What is needed in the art is a system and method capable of separating the electrical components into those that are preferred to be located in a cooling flow from those that are preferred to be located outside a cooling flow while also providing simplified and cost effective assembly processes.
The invention comprises, in one form thereof, a battery charging system which includes a main housing with a main chamber defined by a base, an end panel mounted on each end of the base, and a cover enclosing the end panels. At least one battery charging connector is connected to the housing. A power supply is connected to the at least one battery charging connector, where the power supply provides a battery charging electrical power to the at least one battery charging connector. The power supply has at least one heat generating electrical device. A tunnel is formed at least partially within the main chamber and extends between the end panels in the main chamber. At least one heat generating electrical device at least partially extends into the tunnel to be exposed to air in the tunnel to cool the heat generating electrical device.
The invention comprises, in another form thereof, a battery charging system with a main housing which has a main chamber defined by a base, an end panel mounted on each end of the base each having an opening therein, and a cover enclosing the end panels. At least one battery charging connector is connected to the housing. A power supply is connected to the battery charging connector(s) to provide a battery charging electrical power, and has at least one heat generating electrical device. A tunnel is formed at least partially within the main chamber and extends between the end panels. At least one heat generating electrical device is arranged in the main chamber at a location outside of the tunnel. At least one heat dissipating device is thermally connected to the at least one heat generating electrical device and is arranged to at least partially extend into an inside of the tunnel.
The invention comprises, in another form thereof, a method of manufacturing a battery charging system which includes the steps of: forming a housing having a main chamber defined by a base, an end panel mounted on each end of the base, and a cover enclosing the end panels; connecting at least one battery charging connector to the housing; connecting a power supply with at least one heat generating electrical device to the at least one battery charging connector to provide a battery charging electrical power to the at least one battery charging connector; forming an inner chamber in the main chamber extending between the end panels to form a tunnel; and mounting the at least one heat generating electrical device to at least partially extend into the tunnel to receive the air flowing through the tunnel to cool the at least one heat generating electrical device.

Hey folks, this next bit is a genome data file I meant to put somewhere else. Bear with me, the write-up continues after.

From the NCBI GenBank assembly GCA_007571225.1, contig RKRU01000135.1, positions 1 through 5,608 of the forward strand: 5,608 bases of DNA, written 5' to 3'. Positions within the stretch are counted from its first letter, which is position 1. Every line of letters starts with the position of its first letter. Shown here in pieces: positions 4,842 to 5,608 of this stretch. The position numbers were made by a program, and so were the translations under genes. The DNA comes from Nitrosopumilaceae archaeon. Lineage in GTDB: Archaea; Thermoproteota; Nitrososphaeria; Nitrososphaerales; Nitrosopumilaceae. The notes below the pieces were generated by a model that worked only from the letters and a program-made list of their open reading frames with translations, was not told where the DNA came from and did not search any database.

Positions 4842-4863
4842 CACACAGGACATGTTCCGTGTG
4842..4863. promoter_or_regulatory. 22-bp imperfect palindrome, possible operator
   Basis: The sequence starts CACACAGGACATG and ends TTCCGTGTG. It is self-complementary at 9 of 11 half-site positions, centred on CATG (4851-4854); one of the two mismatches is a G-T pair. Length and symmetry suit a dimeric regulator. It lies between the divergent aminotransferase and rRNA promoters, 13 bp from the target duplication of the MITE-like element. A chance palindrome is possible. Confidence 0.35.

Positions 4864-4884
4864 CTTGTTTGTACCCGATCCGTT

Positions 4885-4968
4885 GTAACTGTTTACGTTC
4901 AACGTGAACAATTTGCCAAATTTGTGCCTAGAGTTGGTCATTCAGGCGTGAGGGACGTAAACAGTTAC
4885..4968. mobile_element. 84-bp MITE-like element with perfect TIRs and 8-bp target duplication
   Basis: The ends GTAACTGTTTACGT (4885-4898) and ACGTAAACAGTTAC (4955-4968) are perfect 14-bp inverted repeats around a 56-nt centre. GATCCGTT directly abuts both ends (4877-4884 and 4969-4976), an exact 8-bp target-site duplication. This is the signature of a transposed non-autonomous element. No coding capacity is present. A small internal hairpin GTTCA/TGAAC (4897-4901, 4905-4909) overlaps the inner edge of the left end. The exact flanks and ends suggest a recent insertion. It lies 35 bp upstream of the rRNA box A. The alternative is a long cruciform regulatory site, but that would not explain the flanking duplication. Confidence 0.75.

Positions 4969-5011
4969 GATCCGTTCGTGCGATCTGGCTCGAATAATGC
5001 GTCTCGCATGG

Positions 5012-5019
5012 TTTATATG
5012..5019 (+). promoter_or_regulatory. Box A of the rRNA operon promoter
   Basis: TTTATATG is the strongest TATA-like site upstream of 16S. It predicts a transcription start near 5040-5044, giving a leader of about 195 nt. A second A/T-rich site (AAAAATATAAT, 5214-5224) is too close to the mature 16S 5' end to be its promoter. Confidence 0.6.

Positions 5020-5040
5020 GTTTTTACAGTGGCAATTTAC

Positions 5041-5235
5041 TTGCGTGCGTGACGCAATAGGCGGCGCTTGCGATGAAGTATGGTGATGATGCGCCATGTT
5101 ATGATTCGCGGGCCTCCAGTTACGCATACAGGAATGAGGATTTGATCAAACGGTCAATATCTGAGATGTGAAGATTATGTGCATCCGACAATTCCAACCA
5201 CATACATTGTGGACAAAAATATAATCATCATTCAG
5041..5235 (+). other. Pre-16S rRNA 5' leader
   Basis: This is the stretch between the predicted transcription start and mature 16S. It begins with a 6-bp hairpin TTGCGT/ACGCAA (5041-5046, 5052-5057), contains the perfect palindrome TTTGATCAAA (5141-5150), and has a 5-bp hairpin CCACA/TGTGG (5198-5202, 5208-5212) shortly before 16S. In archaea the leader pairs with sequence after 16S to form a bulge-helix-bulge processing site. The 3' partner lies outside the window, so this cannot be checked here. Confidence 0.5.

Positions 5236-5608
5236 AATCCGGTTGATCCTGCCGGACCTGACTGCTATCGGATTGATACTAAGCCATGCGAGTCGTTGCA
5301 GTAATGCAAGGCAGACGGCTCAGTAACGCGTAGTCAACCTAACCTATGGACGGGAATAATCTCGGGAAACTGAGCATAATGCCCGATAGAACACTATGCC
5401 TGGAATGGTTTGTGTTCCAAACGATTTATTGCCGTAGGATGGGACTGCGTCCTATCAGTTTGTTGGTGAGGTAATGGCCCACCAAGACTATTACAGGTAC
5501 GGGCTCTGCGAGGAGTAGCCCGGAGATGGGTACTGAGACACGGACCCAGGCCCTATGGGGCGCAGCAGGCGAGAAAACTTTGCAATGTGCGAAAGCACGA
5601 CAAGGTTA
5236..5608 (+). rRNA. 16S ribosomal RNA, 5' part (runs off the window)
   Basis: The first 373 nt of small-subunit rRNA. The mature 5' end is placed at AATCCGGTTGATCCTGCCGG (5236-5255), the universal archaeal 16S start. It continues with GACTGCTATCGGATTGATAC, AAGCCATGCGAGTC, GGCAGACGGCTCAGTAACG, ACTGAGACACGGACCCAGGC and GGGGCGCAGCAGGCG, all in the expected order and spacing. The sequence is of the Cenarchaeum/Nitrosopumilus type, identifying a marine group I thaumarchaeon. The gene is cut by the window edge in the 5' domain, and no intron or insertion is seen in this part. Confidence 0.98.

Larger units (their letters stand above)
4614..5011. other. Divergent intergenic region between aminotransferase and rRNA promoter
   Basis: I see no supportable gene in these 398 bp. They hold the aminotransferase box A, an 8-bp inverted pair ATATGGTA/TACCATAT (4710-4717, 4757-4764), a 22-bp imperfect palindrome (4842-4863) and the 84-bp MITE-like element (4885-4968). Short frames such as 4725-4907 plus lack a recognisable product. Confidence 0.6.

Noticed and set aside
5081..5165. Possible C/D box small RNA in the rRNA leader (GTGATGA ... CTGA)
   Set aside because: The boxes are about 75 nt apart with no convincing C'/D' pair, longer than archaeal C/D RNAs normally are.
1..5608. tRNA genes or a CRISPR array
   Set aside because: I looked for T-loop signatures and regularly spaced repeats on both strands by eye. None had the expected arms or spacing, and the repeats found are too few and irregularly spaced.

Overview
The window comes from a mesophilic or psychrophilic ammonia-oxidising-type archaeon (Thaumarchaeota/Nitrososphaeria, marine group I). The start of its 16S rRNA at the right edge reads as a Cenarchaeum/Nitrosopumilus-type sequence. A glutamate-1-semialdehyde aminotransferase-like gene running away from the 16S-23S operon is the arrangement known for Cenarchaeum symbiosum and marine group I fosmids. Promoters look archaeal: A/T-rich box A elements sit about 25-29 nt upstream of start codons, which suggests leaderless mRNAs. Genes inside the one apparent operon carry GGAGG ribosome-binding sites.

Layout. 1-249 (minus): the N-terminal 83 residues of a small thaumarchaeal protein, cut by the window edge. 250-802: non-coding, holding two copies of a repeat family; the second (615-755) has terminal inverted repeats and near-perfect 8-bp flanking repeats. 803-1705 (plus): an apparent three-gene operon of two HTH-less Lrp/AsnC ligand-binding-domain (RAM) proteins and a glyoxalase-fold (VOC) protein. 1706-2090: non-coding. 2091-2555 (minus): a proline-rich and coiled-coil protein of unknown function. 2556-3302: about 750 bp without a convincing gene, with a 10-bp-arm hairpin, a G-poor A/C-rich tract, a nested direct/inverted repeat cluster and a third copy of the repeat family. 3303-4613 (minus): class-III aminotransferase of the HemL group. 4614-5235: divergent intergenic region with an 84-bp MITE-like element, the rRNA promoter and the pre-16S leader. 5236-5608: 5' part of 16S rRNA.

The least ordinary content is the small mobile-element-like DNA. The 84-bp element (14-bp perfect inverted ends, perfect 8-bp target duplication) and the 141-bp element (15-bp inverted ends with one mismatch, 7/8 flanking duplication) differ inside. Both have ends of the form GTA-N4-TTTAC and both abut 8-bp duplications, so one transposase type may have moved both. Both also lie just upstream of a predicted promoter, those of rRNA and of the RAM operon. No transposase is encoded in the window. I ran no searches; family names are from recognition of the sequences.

The above-mentioned and other features and advantages of this invention, and the manner of attaining them, will become more apparent and the invention will be better understood by reference to the following description of embodiments of the invention taken in conjunction with the accompanying drawings, wherein:
Corresponding reference characters indicate corresponding parts throughout the several views. The exemplifications set out herein illustrate at least one preferred embodiment of the invention, in one form, and such exemplifications are not to be construed as limiting the scope of the invention in any manner.
Referring now to the drawings, and more particularly to
Each battery-charging, power supply 22 may include a display 34 that may indicate charge level, charge time, charge voltage, and other relevant parameters of the charging process. Additionally, each battery-charging, power supply 22 may include on/off, and other, controls; short circuit, ground fault, and/or other electrical anomaly sensing circuits; feedback circuits providing feedback from the sensing circuits to the control circuits; bus circuits for receiving the high current signals; and other terminals, connectors, controls and circuits as are known.
Battery-charging cables 28 are designed to connect each battery-charging, power supply 22 via connectors 36 to provide the battery charging power to charge the battery systems of vehicles 30, 32 and the like, or other battery powered systems. Connectors 36 are suitable for connection to the battery systems of vehicles 30, 32.
Referring now to
Some of the components of power supply 22 include fuse block 60 for output fuses, and output choke 62. Heat sink 64 is mounted to side 48 and within tunnel 54, and is also connected to output diode rectifier circuit 66 which is mounted to the other side of side 48, outside of tunnel 54. Capacitor module 68 can be mounted on surface 70 of top 50, and capacitors 72 can connect to interconnect circuit board 74 at connectors 76.
Interconnect circuit board 74 can include IGBT, or other, switching power modules 78 which extend through side 47 via one or more slots 80 and connect to heat sink 82 (